7
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Follow up for my initial question. Modified my earlier code and adding new changes. Initial Question in Code Review

import random

class Booking:
    def __init__(self):
        pass

    def checkAvailability(self,**kwargs):
        booking_type = kwargs['booking_type']
        booking_class = kwargs['booking_class']
        if booking_type == "Airline":
            departure_date = kwargs['departure_date']
            airline = kwargs['airline']
            if airline.AIRLINE_SEATS[booking_class] != 0 :
                print "Flight Available\n"
                return True
            else:
                print "Flight Not Available\n"
                return False
        elif booking_type == "Hotel":
            if H1.HOTEL_ROOM[booking_class] != 0:
                print "Hotel Available\n"
                return True
            else:
                print "Hotel Not Available\n"
                return False

    def makeReservation(self,**kwargs):
        booking_type = kwargs['booking_type']
        customer = kwargs['customer']
        availability_status = kwargs['availability_status']
        if (availability_status == True) and (booking_type == "Airline"):
            booking_class = kwargs['booking_class']
            airline = kwargs['airline']
            airline.AIRLINE_SEATS[booking_class] -= 1
            customer.customer_record['Wallet'] += airline.AIRLINE_PRICE[booking_class]
            customer.customer_record['Booking ID']['Airline'] = "AIR" + str(random.randrange(10,1000,2))
        elif (availability_status == True) and (booking_type == "Hotel"):
            booking_class = kwargs['booking_class']
            hotel = kwargs['hotel']
            hotel.HOTEL_ROOM[booking_class] -= 1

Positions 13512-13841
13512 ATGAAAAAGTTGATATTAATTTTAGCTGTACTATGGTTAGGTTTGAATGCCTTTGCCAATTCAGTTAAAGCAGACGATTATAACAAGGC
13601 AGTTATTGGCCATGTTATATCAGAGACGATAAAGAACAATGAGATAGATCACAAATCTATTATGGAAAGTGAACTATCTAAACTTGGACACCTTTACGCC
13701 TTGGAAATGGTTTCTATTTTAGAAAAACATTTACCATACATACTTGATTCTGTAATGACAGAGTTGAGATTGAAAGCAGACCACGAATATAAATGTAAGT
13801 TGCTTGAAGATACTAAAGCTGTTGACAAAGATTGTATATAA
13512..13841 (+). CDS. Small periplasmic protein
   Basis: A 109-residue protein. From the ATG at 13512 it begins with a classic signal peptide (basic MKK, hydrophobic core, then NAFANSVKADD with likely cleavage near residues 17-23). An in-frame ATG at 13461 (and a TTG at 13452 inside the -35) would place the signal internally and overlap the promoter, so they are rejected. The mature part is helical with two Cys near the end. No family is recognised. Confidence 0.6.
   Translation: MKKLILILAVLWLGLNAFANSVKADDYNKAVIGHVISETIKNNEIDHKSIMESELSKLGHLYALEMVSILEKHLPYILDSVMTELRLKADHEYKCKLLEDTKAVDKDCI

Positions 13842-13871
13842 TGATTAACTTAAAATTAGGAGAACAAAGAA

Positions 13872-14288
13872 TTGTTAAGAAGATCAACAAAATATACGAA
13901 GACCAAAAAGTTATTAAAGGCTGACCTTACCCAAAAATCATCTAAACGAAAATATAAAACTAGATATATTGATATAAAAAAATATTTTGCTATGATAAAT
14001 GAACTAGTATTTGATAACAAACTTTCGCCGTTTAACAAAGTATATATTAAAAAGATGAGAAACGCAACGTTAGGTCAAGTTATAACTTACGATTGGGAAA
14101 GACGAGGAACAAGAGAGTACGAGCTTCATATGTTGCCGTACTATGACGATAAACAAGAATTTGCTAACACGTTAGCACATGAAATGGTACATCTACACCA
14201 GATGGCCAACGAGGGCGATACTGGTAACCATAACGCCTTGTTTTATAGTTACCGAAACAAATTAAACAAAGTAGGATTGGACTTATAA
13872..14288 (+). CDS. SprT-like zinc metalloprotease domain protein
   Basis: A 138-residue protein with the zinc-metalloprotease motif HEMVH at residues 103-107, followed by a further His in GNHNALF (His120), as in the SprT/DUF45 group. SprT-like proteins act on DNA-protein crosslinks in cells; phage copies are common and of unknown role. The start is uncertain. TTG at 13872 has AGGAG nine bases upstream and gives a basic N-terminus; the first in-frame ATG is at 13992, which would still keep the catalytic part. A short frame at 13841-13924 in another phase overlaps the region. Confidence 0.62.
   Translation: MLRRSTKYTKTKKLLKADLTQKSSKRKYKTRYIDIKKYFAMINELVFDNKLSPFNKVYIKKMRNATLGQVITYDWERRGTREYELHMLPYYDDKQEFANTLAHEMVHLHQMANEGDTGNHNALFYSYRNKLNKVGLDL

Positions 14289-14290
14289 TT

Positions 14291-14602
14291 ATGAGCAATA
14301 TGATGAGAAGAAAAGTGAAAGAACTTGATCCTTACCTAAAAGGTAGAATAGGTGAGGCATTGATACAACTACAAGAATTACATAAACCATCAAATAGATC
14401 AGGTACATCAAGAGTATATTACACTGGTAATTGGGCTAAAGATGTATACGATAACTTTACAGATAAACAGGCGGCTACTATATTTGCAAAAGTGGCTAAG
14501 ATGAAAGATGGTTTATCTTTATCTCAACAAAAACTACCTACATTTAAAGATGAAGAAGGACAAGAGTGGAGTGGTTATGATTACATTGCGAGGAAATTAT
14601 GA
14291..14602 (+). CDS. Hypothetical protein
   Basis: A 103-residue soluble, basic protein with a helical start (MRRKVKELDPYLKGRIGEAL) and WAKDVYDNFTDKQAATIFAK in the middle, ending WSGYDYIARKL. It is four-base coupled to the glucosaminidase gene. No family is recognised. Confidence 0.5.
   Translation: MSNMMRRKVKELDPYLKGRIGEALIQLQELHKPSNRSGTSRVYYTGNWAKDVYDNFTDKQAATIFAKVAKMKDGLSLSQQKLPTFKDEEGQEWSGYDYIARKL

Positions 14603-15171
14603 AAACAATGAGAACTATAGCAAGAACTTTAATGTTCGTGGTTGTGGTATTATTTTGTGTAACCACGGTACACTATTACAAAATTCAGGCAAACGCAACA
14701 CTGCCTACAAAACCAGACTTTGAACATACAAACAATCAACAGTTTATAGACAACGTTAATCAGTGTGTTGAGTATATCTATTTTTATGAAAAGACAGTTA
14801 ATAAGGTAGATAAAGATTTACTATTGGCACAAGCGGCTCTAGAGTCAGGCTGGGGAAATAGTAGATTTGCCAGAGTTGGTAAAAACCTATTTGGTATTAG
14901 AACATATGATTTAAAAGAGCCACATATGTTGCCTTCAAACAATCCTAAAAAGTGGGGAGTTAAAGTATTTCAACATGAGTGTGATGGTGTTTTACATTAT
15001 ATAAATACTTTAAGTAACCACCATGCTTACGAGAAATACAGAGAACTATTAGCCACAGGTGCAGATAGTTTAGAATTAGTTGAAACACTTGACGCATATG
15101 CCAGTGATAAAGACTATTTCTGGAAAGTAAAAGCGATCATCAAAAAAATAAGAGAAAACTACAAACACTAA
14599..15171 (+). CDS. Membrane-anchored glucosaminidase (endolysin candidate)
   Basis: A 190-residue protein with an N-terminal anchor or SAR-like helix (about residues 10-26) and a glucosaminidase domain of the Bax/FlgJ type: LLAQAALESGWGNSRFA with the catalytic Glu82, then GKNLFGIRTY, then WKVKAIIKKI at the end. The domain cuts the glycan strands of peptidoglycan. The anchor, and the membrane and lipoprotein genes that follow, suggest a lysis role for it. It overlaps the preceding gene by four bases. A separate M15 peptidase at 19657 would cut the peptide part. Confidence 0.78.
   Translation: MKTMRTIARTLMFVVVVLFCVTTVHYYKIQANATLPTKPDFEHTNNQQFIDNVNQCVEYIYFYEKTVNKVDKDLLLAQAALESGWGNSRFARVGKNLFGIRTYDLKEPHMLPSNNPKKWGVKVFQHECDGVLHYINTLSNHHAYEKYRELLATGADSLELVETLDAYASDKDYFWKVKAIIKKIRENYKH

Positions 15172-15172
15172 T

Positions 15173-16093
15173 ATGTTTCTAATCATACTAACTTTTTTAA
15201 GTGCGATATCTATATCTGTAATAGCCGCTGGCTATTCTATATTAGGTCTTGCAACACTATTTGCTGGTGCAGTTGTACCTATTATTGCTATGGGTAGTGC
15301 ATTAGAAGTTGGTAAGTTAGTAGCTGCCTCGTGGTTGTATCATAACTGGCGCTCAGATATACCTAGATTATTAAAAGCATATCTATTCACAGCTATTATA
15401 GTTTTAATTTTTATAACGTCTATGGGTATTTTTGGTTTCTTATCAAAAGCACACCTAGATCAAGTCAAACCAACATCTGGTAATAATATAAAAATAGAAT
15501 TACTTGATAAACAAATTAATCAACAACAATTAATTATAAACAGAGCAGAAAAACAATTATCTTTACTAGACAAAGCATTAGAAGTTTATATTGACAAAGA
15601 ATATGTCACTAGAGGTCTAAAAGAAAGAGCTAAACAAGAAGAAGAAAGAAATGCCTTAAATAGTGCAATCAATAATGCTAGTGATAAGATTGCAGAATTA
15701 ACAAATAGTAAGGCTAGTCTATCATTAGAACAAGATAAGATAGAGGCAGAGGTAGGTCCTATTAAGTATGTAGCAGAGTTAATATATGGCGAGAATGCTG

customer.customer_record['Wallet'] += hotel.HOTEL_PRICE[booking_class]
            customer.customer_record['Booking ID']['Hotel'] = "HOT" + str(random.randrange(10,1000,2))


class Airline(Booking):
    def __init__(self,airline_name):
        Booking.__init__(self)
        self.airline_name = airline_name
        self.AIRLINE_SEATS = { 'Business Class' : 50,
                               'First Class'    : 50,
                               'Premium Economy': 100,
                               'Regular Economy': 150
                             }
        self.AIRLINE_PRICE = { 'Business Class' : 2500,
                               'First Class'    : 2000,
                               'Premium Economy': 1800,
                               'Regular Economy': 1500
                             }

class Hotel(Booking):
    def __init__(self,hotel_name):
        Booking.__init__(self)
        self.hotel_name = hotel_name
        self.HOTEL_ROOM = {'Penthouse'             : 10,
                           'King Deluxe Bedroom'    : 20,
                           'Queen Deluxe Bedroom'   : 20,
                           'Kind Standard Bedroom' : 30,
                           'Queen Standard Bedroom': 50
                           }
        self.HOTEL_PRICE = {'Penthouse'            : 1000,